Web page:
I was fortunate enough (for lack of a better excuse), to put this Extra through a durability-test at the Monasterio Electric Aerospace Institute and Crash Test Facility© (motto: "Electrons Rule, Yet Gravity Always Laughs Last"©). Not just once, but twice (Extra review, extra crash, right?), all in the name of science!
The first time, I went for a little spin and started recovering about 150 feet later than I should have. I planted it in style, in the likes of great YouTube videos. The only difference? There was no foam confetti, no need for a plastic bag, no fanfare. I broke the spinner, the prop and the cowl, and the landing gear was in minor need of some Gorilla Glue at the base. But, other than that, it was intact as we know it. No strange chunks of foam, no missing tape, no real walk of shame. Success (of sorts)!
The second time, I lost orientation in the middle of an outside knife-edge turn and it slowly drifted its was to the thorniest patch I could have landed it in. After a treacherous trek to the scene of the crime, I found the plane stuck amid thorns and bushes, unscathed other than minor scratches and a fingernail-sized piece of foam coming apart from the rudder. Success (of sorts) again!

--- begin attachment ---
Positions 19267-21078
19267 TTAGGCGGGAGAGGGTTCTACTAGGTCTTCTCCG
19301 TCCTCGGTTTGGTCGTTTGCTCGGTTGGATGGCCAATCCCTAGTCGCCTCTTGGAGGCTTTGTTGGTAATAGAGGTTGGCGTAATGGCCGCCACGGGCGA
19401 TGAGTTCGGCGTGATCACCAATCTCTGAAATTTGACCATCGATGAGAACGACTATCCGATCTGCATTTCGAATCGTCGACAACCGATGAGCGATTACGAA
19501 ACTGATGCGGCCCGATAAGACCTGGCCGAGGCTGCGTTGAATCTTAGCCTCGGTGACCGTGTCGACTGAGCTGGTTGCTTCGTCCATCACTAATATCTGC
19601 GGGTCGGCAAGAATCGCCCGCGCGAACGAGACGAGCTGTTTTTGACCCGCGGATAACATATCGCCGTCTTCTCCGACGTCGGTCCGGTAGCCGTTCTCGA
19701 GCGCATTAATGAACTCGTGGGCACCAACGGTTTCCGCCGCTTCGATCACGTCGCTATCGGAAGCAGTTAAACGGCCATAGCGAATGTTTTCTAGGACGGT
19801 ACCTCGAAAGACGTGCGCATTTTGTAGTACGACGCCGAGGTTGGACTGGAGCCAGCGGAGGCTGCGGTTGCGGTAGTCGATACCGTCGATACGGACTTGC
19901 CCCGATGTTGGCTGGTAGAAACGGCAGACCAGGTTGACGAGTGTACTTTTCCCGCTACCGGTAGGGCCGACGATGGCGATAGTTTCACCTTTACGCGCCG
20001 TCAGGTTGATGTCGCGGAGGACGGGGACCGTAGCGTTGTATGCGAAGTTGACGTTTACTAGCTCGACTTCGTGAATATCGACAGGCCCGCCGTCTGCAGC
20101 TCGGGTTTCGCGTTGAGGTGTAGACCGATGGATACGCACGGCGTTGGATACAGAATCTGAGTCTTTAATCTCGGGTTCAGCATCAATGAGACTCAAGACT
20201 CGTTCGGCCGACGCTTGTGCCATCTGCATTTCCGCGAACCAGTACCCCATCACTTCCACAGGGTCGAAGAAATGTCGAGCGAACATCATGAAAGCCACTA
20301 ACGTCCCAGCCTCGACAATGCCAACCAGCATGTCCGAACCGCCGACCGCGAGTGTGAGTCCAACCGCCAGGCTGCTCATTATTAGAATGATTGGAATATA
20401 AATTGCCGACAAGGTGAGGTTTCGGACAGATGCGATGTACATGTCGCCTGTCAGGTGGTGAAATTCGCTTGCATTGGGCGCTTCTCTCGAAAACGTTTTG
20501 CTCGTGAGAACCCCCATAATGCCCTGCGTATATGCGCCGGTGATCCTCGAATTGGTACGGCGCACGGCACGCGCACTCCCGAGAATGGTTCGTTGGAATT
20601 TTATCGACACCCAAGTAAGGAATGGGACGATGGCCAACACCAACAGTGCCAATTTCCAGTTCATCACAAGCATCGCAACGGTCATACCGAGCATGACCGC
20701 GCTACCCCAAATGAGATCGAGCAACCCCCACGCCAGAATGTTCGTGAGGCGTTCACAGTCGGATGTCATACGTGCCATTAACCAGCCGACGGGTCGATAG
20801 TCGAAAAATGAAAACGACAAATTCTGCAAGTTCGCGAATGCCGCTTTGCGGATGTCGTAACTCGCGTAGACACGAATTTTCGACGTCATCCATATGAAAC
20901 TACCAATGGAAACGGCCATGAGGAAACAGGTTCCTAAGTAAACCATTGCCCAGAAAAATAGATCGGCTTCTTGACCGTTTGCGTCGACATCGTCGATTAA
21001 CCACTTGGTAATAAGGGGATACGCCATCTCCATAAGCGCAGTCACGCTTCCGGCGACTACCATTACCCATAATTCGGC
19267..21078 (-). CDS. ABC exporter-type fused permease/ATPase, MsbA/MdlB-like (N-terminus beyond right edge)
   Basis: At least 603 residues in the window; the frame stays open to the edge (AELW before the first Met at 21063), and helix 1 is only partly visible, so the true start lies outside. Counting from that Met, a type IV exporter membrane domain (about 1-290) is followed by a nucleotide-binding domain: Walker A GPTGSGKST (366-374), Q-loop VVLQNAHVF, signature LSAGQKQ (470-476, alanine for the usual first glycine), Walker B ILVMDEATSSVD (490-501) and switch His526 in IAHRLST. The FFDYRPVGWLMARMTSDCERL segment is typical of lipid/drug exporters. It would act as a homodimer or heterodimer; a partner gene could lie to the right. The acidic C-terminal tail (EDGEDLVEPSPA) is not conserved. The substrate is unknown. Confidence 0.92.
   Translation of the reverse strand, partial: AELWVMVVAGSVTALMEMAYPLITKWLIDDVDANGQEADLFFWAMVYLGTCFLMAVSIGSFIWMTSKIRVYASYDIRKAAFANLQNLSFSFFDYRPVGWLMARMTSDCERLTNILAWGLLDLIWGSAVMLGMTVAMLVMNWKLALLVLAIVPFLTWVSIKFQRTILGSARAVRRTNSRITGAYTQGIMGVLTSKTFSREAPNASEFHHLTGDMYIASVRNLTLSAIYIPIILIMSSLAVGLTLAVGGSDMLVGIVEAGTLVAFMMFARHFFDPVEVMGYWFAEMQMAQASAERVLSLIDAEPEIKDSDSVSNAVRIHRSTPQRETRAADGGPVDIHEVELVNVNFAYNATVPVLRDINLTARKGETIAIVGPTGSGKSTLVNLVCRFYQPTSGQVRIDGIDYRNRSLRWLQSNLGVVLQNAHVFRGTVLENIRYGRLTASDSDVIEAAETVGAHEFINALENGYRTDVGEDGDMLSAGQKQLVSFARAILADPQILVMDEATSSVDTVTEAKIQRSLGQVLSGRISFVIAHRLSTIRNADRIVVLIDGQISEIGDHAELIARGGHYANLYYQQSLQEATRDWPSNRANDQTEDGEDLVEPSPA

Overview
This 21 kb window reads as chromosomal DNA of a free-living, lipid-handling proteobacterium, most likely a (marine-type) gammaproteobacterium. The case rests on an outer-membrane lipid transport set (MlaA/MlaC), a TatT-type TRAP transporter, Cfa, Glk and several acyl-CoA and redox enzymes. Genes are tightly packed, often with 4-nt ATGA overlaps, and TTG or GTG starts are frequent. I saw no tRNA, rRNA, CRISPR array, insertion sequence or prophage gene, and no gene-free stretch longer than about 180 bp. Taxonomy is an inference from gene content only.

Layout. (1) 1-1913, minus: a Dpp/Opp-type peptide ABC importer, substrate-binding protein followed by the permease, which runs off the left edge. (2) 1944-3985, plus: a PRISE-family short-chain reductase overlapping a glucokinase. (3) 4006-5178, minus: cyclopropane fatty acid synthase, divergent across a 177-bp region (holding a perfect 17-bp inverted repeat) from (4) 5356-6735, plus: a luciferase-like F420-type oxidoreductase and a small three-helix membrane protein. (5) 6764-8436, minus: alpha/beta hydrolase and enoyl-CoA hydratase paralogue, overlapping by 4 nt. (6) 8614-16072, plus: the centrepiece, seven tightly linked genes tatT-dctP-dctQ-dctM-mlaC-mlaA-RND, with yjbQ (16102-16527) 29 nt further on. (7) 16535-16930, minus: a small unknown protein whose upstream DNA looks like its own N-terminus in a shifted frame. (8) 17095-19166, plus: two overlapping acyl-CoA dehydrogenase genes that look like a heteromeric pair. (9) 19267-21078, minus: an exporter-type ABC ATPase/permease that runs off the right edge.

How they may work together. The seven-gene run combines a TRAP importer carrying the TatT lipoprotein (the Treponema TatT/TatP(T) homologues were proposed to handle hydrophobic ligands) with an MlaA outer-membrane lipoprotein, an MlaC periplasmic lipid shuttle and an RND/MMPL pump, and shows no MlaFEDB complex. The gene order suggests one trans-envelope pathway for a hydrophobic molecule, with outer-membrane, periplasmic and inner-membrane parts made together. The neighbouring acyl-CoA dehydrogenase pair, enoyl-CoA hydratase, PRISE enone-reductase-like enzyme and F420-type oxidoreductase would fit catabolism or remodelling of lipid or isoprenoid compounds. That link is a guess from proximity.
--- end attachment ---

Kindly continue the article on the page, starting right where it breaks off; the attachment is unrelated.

So, in summation, this is no beginner plane, but it could make a good third or fourth aircraft and a first aerobatic machine thanks to its resiliency factor.
What can I say? I'm a sucker for aerobatic aircraft. Just about every kind, from the Edge to the Yak and anything in between, has made its way through the Monasterio Hangar. Now, I'm glad this Extra 300 has made its way, too. It's nimble, it's sports aerobatics at its best, it's all-too-powerful and, for the most part, it bounces like rubber.
The Parkzone Extra 300 is a good value for what you get. It comes with everything but your favorite transmitter, and it can be assembled in mere minutes (a new dad such as yours truly finds this kind of time-saving extremely appealing). In the air, it performs quite well, doing any kind of sport maneuver you throw at it, and it looks quite pleasing as it cuts its way through the air.
I would like to thank the following for making this review possible: Horizon Hobby for providing the bind-and-fly version of this aircraft; and my good friend and fellow author Andy Grose for the stellar photography and video included in this review.
|Sep 09, 2010, 10:22 PM|
*clap clap clap* Fantastic Job! Great review. Want one but really would prefer something that can handle a hover. Gonna have to stick with the Slick!
|Sep 09, 2010, 11:47 PM|
Great Review Napo. I have to agree with you that this one is a keeper.